A fecal transplant describes a procedure where a doctor transplants feces from a healthy donor into another person. Some evidence suggests that a bacterial imbalance in the gut may trigger Parkinson’s. A fecal transplant may help restore balance and treat the condition.

A fecal transplant, also known as bacteriotherapy and fecal microbiota transplantation (FMT), is the transfer of stool from a healthy donor into someone else’s gastrointestinal tract.

The digestive system uses beneficial bacteria, known as the gut microbiota, to absorb nutrients and digest food efficiently. When there is an imbalance in the gut microbiota, a person may develop health conditions.

Growing evidence suggests that alterations in the gut microbiota may promote the development and progression of Parkinson’s disease, and FMT may represent a new and effective treatment option.

While more research is necessary, some evidence indicates that the treatment shows promise.

This article discusses FMT, whether it can treat Parkinson’s disease and other treatment options for the condition.

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Parkinson’s disease refers to a movement disorder that impacts the nervous system. Symptoms of the condition typically occur when there are low dopamine levels in the brain.

Experts are still unsure exactly what causes Parkinson’s, noting that many factors may play a role in the development of the condition.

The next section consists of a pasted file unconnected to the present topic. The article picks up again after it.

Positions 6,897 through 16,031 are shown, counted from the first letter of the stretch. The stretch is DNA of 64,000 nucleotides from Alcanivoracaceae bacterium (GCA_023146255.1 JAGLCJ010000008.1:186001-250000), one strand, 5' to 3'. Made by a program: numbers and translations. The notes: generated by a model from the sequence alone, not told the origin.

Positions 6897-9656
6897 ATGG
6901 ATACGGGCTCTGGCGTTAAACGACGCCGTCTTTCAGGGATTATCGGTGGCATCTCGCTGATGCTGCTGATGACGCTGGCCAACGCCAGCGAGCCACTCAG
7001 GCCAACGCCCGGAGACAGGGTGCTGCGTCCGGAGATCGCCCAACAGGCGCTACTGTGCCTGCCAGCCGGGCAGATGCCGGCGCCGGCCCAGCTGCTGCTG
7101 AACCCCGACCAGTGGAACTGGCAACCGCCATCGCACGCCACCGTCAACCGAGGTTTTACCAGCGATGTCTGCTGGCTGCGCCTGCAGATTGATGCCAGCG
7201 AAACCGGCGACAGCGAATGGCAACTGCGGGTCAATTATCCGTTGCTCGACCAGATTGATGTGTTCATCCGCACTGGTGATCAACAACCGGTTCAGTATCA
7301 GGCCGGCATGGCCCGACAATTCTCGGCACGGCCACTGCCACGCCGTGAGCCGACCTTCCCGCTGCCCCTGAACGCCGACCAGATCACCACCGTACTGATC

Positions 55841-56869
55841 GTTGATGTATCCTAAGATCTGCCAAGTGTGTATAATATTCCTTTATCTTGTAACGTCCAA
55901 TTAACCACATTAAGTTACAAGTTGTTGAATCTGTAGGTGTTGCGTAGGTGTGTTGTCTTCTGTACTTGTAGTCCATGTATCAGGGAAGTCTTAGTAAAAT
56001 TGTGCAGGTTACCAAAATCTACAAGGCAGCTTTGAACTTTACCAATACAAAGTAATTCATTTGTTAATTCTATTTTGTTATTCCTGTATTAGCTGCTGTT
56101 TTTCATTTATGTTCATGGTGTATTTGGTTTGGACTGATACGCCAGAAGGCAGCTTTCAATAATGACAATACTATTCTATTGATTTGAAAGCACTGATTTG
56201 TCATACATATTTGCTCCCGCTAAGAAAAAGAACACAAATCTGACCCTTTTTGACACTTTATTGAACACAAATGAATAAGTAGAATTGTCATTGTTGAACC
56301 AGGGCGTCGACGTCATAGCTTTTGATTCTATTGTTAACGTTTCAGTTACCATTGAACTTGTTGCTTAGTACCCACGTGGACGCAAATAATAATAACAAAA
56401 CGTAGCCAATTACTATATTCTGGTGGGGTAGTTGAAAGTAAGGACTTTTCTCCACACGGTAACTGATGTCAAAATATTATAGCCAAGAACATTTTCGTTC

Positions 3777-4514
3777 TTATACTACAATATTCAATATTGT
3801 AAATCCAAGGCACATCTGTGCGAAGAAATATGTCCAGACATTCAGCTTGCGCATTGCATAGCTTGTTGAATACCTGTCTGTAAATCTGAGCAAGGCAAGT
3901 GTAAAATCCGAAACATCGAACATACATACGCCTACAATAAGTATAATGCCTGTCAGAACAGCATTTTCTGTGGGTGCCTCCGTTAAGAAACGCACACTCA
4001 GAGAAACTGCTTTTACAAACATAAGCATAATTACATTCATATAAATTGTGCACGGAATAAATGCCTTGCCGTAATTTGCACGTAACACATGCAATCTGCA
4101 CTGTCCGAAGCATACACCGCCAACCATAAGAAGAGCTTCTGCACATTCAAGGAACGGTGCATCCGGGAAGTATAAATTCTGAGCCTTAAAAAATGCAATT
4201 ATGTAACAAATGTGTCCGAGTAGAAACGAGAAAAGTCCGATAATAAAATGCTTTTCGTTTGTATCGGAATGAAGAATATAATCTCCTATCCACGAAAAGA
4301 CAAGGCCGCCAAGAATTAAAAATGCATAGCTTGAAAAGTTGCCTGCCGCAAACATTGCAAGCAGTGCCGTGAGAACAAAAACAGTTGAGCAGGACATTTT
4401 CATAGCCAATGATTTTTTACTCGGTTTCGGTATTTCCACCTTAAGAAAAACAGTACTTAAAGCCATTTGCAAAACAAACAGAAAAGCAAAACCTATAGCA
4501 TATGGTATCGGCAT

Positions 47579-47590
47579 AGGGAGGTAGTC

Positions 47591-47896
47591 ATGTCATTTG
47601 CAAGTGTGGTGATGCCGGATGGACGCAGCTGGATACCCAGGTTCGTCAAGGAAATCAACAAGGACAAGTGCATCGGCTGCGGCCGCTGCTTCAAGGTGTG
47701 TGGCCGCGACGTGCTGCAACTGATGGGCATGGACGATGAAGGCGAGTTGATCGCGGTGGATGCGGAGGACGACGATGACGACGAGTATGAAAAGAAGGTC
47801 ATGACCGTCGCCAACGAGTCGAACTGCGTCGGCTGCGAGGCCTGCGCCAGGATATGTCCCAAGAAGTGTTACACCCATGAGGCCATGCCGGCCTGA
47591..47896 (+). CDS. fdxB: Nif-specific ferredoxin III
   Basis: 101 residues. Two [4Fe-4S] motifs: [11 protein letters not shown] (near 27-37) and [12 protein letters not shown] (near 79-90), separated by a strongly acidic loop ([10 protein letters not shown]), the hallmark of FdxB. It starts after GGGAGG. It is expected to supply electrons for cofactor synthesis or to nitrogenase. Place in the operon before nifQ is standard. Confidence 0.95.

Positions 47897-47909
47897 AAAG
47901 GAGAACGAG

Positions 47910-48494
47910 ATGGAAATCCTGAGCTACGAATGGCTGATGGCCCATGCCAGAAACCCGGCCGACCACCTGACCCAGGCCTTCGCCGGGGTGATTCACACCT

The human gut microbiota describes a wide variety of bacteria, viruses, fungi, and other single-celled organisms that live in the body. Every human harbors roughly 1,000 species of microorganism that comprise approximately 100 trillion microbial cells in a symbiotic relationship inside the host. The microbiota is important for nutrition, immunity, the brain, and behavior.

An FMT procedure is a treatment option where a recipient receives a healthy stool transfer from a donor. People can receive the donation through a colonoscopy, nasogastric tube, or capsules.

The treatment aims to encourage the recipient’s body to replenish healthful bacteria and rebalance the microbiota. Ongoing research is testing whether FMT can help treat conditions, including Parkinson’s disease.

Growing evidence suggests a link between a gut microbiota imbalance and the development of Parkinson’s disease. The gut and the central nervous system may communicate, which scientists describe as the gut-brain axis.